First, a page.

By OUR STAFF REPORTER
DEHRADUN, 21 Jun: On the occasion of International Yoga Day, in the manner of all previous years, a Yoga session was held at Swami Rama Himalayan University in which students and staff members participated enthusiastically. Experts state that Yoga means a ‘union’. Through Yog a practitioner can achieve the union of breath and body, the mind and muscles and, most importantly, union of the self with the divine. This was exhibited at the SRHU campus this morning.
“With the adrenaline flowing faster, given the high level of Yoga activity, the need to conserve and utilise energy is felt stronger than even before,” stated the Pro Vice Chancellor Dr Vijendra Chauhan. “Increasingly more individuals are recognising the ability of Yoga to boost our energy levels considerably. They are taking to Yoga in the light of the knowledge that they need to efficiently produce and consume the body’s inherent energy in order to remain healthy. Yoga makes us feel re-energised, rejuvenated and revitalised to the core. Yoga in today’s frenzied lifestyle is a real saviour. It creates a correlation between ‘mana’ and the human body. Simple asanas and pranayams can help us overcome everyday ailments and problems. And all this can happen in a very uncomplicated and undemanding environment,” he added.
Legacy of Swami Rama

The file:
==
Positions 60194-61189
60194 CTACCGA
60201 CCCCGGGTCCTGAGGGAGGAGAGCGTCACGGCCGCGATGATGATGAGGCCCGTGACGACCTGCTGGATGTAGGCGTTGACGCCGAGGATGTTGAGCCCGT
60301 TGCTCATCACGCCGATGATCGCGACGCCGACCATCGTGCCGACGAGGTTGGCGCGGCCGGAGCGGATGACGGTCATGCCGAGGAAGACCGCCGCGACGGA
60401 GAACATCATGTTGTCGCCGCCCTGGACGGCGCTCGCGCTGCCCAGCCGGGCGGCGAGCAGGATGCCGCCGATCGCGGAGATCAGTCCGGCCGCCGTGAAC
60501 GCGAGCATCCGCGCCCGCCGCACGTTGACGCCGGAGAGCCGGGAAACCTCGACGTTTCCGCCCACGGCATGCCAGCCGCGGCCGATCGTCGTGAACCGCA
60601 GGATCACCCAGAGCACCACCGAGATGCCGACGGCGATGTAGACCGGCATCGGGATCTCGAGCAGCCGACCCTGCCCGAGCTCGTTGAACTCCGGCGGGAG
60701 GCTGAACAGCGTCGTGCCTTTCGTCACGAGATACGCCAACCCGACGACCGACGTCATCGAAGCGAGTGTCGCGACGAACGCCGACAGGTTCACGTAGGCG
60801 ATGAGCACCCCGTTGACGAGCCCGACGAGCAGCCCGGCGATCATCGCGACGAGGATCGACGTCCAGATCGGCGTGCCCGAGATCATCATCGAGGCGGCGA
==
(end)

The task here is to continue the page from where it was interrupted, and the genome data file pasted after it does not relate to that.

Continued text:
SHRU’s special connection with Yoga can he traced back to the legacy of Swami Rama, HIHT’s founding father. HIHT is SRHU’s parent body. Swami Rama is regarded as amongst the greatest Yogis, teachers and humanitarians of the 20th Century (1925–1996). Born in northern India, he was raised from early childhood by the Himalayan sage, Bengali Baba. Under the guidance of his master, he travelled from monastery to monastery and studied under numerous Himalayan saints and sages, spiritual training, Swami Rama received higher education in, both, India and Europe. From 1949 to 1952, he held the prestigious position of Shankaracharya of Karvirpitham in South India. Thereafter, he returned to his master to receive further training at his cave about these feats by an interviewer from The World Book Science Annual, 1974 Science Year, he explained that he could control his heart and blood vessels, and consciously produce various kinds of brain waves at will, because, “All of the body is in the mind, but not monastery, and finally, in 1969, went to the United States, where he founded the Himalayan Institute. His best-known work, ‘Living with the Himalayan Masters’, reveals the many facets of life experience. He was the first yogi to subject himself to modern scientific methods including his grandmaster, who lived in a remote region of Tibet. In addition to this intense of testing his state of consciousness while at the highest level of meditation. When questioned all of the mind is in the body.” Through his work with the Menninger Foundation he helped to pioneer the use of biofeedback as a therapeutic modality, to lay the foundation for stress management and holistic health programmes, and to generate interest in the human capacity to experience previously unrecognised levels of consciousness.